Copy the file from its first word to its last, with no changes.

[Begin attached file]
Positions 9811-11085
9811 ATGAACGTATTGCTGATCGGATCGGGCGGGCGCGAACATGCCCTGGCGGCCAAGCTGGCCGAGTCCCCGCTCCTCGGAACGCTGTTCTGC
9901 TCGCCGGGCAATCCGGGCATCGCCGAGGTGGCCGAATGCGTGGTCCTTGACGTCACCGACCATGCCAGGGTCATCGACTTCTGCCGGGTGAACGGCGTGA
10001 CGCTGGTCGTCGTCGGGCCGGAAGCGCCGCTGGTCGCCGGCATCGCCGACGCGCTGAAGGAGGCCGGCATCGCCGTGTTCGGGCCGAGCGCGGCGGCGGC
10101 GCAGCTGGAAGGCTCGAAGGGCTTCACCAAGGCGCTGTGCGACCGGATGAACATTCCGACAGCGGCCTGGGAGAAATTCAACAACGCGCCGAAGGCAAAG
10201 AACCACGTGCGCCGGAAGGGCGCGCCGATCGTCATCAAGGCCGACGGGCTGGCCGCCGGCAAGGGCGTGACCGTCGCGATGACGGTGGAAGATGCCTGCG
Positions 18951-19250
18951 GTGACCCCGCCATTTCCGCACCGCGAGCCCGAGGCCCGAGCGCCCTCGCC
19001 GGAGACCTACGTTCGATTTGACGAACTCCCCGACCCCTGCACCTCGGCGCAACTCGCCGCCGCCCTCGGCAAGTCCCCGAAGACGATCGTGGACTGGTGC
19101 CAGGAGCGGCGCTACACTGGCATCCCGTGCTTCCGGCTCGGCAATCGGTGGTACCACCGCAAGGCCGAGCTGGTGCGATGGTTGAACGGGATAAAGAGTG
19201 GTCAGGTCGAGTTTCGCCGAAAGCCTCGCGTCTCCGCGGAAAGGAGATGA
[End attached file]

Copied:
Positions 9811-11085
9811 ATGAACGTATTGCTGATCGGATCGGGCGGGCGCGAACATGCCCTGGCGGCCAAGCTGGCCGAGTCCCCGCTCCTCGGAACGCTGTTCTGC
9901 TCGCCGGGCAATCCGGGCATCGCCGAGGTGGCCGAATGCGTGGTCCTTGACGTCACCGACCATGCCAGGGTCATCGACTTCTGCCGGGTGAACGGCGTGA
10001 CGCTGGTCGTCGTCGGGCCGGAAGCGCCGCTGGTCGCCGGCATCGCCGACGCGCTGAAGGAGGCCGGCATCGCCGTGTTCGGGCCGAGCGCGGCGGCGGC
10101 GCAGCTGGAAGGCTCGAAGGGCTTCACCAAGGCGCTGTGCGACCGGATGAACATTCCGACAGCGGCCTGGGAGAAATTCAACAACGCGCCGAAGGCAAAG
10201 AACCACGTGCGCCGGAAGGGCGCGCCGATCGTCATCAAGGCCGACGGGCTGGCCGCCGGCAAGGGCGTGACCGTCGCGATGACGGTGGAAGATGCCTGCG
Positions 18951-19250
18951 GTGACCCCGCCATTTCCGCACCGCGAGCCCGAGGCCCGAGCGCCCTCGCC
19001 GGAGACCTACGTTCGATTTGACGAACTCCCCGACCCCTGCACCTCGGCGCAACTCGCCGCCGCCCTCGGCAAGTCCCCGAAGACGATCGTGGACTGGTGC
19101 CAGGAGCGGCGCTACACTGGCATCCCGTGCTTCCGGCTCGGCAATCGGTGGTACCACCGCAAGGCCGAGCTGGTGCGATGGTTGAACGGGATAAAGAGTG
19201 GTCAGGTCGAGTTTCGCCGAAAGCCTCGCGTCTCCGCGGAAAGGAGATGA